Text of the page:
BUT! We Only Use Lightbulbs At Night!

 Well, most of us are out of the house during the day and most of us only use our lightbulbs in the evening… but thanks to solar storage batteries you can benefit from your solar electricity day and night.

A solar storage battery will store electricity generated by your panels during the day for use in the evening. As soon as the sun goes down and your panels stop generating, your solar storage battery would discharge the electricity it has stored across the day.

Battery manufacturers claim that you can cut your bills by a further 50% with a solar storage battery, as you would be buying less electricity back from the grid during peak hours.

How Much is Solar Storage?

Solar Panels are “contagious”

Keeping up with the Joneses used to mean getting a bigger car to match your neighbours’ or making sure your lawns are neat and tidy – but in the 21st century, it means going solar.

EPC - small changes

A recent study suggests solar  is “contagious” as people are more likely to install PV panels if their neighbours have.

This is most likely down to the fact that seeing panels on a neighbour’s house serves as a constant reminder that they’re enjoying big savings on their bills AND receiving regular tariff payments.

How long is the solar payback in your neighbourhood?

A new report published by The Guardian highlights the difference in the time it takes for solar panels in different regions to payback their investment. It’s no great surprise that southern cities get on average more hours of sunshine per year than the north, but Met Office statistics show that the difference is not actually that great.

Unsurprisingly, cities in the south came out tops, with Plymouth, Exeter and Truro named as the three cities with the highest return on investment for domestic solar panel installations. In Plymouth, it takes only 8.4 years for a domestic solar panel installation to pay for itself, compared with the national average of 9.5 years.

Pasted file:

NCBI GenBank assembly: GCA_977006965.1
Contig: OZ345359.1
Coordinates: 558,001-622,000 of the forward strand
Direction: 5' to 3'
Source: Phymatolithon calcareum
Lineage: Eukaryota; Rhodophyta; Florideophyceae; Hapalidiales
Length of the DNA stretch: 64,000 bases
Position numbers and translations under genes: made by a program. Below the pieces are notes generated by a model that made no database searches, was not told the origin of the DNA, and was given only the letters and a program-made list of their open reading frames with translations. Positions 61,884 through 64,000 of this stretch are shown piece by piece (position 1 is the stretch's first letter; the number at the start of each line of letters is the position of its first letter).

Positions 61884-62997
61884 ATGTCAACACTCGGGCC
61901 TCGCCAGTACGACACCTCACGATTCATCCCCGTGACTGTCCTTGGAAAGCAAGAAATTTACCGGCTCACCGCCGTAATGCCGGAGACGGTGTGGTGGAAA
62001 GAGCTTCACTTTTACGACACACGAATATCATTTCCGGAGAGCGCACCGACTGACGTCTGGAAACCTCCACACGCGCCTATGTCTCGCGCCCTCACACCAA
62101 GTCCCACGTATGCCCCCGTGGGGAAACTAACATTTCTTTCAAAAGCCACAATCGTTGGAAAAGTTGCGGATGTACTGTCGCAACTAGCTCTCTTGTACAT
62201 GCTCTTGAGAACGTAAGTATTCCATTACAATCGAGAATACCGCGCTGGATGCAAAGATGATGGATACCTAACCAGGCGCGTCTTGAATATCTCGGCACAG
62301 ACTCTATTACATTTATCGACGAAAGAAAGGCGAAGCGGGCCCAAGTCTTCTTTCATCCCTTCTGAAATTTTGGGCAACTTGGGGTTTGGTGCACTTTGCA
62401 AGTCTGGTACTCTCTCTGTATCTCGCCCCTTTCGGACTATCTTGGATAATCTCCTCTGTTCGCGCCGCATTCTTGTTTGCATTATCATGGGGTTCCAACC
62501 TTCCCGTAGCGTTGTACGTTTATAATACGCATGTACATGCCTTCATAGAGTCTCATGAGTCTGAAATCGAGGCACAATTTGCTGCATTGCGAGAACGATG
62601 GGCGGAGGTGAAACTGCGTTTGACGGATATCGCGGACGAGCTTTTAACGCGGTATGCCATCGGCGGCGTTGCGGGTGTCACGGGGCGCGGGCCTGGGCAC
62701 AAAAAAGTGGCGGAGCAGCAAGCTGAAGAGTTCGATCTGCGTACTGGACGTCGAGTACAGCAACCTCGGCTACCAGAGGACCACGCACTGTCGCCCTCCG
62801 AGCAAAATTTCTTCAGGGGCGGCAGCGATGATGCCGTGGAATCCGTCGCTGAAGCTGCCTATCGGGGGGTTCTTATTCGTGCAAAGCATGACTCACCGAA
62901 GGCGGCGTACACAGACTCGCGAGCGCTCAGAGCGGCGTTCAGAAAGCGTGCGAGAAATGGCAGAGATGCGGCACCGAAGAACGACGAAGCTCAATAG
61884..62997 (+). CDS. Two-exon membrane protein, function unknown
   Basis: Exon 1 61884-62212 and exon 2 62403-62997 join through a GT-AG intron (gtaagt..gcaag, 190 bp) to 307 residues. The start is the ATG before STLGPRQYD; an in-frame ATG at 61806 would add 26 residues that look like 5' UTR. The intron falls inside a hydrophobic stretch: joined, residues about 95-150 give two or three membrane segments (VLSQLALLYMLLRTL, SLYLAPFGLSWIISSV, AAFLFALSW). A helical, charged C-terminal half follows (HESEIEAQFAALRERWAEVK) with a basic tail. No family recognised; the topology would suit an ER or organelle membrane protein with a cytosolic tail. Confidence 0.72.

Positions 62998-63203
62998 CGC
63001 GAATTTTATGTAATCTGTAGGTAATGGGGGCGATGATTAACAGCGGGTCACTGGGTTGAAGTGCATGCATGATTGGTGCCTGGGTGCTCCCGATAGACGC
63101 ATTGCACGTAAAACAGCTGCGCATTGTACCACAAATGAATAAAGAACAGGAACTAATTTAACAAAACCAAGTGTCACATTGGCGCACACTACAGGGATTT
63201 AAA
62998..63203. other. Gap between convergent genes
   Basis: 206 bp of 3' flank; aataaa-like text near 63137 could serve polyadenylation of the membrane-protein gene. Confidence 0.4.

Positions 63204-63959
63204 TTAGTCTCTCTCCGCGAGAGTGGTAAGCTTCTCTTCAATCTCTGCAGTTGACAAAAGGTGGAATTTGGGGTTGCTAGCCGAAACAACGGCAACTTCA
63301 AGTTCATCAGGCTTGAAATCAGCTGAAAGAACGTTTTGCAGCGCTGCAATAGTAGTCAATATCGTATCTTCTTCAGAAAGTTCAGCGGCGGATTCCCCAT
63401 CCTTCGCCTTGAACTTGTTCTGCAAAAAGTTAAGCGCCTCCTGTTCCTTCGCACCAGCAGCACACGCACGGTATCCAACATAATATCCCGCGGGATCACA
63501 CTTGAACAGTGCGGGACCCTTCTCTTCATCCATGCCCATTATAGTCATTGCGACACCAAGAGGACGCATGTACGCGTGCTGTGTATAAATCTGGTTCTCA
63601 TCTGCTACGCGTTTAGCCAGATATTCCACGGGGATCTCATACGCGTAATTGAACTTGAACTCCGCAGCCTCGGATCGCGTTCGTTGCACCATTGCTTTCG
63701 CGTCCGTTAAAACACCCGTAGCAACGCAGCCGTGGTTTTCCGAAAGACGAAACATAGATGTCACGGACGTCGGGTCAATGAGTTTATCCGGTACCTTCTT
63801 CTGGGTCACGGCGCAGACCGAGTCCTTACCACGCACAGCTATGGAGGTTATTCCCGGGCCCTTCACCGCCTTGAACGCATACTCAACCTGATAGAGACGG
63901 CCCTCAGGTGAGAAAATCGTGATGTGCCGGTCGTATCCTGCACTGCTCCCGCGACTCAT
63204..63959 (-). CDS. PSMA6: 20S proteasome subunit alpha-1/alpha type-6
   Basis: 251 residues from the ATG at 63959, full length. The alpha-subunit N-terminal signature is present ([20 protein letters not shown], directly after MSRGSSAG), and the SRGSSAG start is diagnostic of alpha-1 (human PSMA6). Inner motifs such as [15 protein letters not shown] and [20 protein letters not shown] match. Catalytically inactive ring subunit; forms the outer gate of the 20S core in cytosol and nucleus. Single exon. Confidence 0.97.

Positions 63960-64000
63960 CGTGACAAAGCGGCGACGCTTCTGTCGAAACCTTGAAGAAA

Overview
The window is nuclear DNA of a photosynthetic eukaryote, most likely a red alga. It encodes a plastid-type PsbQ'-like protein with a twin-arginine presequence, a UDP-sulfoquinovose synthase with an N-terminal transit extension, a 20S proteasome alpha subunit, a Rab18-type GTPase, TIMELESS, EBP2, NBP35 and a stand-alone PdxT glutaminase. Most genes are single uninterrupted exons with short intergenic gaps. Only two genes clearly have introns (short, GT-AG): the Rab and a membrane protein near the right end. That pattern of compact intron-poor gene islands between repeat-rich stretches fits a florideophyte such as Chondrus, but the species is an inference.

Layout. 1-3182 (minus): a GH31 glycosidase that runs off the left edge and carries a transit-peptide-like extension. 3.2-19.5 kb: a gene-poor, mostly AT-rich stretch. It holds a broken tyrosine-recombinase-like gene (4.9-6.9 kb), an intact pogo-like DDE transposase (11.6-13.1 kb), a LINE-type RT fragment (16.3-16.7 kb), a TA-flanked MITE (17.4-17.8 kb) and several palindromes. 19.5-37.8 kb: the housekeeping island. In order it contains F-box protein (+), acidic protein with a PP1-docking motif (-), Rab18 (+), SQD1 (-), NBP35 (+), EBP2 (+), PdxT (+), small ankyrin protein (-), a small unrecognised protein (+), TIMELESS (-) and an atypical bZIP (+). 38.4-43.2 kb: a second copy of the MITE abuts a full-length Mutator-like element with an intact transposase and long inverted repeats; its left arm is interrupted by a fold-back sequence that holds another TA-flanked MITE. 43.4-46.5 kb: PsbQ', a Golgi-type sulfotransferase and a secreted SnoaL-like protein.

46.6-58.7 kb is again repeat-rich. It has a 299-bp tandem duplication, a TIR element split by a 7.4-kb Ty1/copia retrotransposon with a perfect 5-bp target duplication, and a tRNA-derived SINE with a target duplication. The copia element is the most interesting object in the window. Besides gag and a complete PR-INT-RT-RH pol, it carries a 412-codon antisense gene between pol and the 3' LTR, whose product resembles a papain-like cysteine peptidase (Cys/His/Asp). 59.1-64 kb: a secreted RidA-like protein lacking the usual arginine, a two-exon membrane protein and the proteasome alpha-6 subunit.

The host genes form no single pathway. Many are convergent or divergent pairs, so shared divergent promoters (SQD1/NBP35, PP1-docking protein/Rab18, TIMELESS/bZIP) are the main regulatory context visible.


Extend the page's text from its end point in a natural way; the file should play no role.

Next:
You will notice on the table to the right that all the northern regions show payback will be less than 10 years, and given that the term in which the FiT payments are guaranteed for is 20 years, you can see why solar is still such a popular investment.

To read the full article – click here.

MP reaffirms solar as a great investment

This week we received a letter from MP Gregory Barker, with some information concerning solar and the Government’s plans for renewables. The letter remained positive with its backing of renewable technology and also commented on the fact that a 4kW system now costs £11,500 less than two years ago.

As it currently stands, installing solar panels at this price could pay for themselves within 8 years due to the Feed-in-Tariff (FiT) payments and the reduction in electricity bills. The FiT payments would be guaranteed for a further 12 years (20 years in total) and the savings on your electricity indefinitely, resulting in serious earnings by the homeowner.

With the FiT payments being indexed linked and set to rise with inflation each year, along with increased savings as energy prices rise year-upon-year, solar panels remain a smart investment.